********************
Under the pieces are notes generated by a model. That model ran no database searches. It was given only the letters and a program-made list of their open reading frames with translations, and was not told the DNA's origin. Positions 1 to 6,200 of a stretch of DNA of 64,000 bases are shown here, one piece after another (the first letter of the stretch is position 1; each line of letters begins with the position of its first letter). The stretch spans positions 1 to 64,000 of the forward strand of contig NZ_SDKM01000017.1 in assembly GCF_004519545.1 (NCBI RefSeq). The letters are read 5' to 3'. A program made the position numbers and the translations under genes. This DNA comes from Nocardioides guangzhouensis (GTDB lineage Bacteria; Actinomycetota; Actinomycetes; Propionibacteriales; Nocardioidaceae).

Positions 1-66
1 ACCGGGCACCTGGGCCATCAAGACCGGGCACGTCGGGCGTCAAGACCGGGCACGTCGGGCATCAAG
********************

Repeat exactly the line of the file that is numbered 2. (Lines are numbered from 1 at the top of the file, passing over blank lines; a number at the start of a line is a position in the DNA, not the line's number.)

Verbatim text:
Positions 1-66